‘Extensive Lobbying’ Underway to Ease Restrictions Around Hemp-Derived CBD in Canada

Article by Vanmala Subramaniam, Financial Post

‘Extensive lobbying’ underway to ease restrictions around hemp-derived CBD in Canada 'CBD is not addictive, it is not habituating and does not get you high. So why is the federal government regulating it like it’s a psychoactive drug?' A hemp plant is pollinated in Oregon. The passage of the Farm Bill has given hemp producers in the U.S. an edge.Don Ryan/AP Photo file Vanmala Subramaniam

Canadian hemp and cannabis producers are pushing for changes to the rules governing the use of hemp-derived cannabidiol, a non-psychoactive compound found in both plants that has multi-billion-dollar potential as an ingredient in a host of wellness products.

“There’s some pretty extensive lobbying going on right now — by licensed cannabis producers, and by the hemp guys. We all want to sell hemp-derived CBD extracts by the fourth quarter of this year,” said the CEO of one licensed producer, who declined to be named because his company intends to, but has not yet announced its formal entry into the hemp industry.

The push comes ahead of the federal government’s October target date for the legalization of cannabis edibles and concentrates, and has taken on added urgency since December, when a bill passed in the United States effectively legalized hemp on a federal level and declassified CBD as a controlled substance.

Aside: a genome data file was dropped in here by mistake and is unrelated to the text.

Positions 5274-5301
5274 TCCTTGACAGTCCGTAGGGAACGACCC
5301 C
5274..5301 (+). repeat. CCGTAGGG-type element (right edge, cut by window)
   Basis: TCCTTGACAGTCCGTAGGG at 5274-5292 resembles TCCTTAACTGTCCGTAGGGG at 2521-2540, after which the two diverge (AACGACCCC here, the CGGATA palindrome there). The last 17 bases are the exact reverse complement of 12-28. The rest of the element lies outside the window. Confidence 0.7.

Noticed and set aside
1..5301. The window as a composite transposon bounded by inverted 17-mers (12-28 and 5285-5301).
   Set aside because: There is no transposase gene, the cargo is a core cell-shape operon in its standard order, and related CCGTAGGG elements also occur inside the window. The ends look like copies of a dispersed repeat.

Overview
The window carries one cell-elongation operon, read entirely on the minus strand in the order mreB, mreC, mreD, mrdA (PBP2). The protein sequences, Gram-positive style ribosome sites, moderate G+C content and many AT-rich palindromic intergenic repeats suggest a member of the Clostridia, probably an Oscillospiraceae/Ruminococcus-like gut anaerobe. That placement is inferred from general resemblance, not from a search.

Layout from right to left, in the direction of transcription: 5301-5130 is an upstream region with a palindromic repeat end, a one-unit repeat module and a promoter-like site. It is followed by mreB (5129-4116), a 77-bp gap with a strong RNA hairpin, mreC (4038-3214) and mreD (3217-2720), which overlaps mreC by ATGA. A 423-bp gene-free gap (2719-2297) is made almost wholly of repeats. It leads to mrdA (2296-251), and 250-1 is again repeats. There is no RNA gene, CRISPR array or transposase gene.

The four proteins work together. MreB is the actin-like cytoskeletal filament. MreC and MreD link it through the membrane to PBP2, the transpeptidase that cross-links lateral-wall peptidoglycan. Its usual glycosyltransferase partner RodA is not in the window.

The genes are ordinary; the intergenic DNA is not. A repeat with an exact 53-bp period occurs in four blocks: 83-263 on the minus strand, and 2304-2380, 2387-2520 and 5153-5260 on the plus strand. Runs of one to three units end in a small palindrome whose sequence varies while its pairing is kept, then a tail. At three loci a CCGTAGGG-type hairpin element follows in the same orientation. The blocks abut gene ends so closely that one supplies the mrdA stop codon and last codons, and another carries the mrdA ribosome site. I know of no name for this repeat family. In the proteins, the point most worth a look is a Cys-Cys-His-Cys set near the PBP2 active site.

“The passing of the Farm Bill made things attractive down south. I wouldn’t say we’re behind in Canada, but it’s strange that we’re not ahead of them with hemp, despite having legalized cannabis,” said Ivan Ross-Vrana, National Director at Hill & Knowlton Strategies’ cannabis practice, and one of the country’s top cannabis lobbyists.

In Canada, as it stands, CBD and its psychoactive cousin, the more potent tetrahydrocannabinol (THC), are regulated in the identical way: Both are legal under the Cannabis Act for medical and recreational use.

That means CBD derived from the hemp plant — widely seen as a cheaper source of the compound — also falls under the jurisdiction of Health Canada and the Cannabis Act, which effectively means that it can only be extracted by a licensed cannabis producer, and only available in flower or non-concentrated oil to be sold by licensed private or provincial retailers.

Read the full article here.

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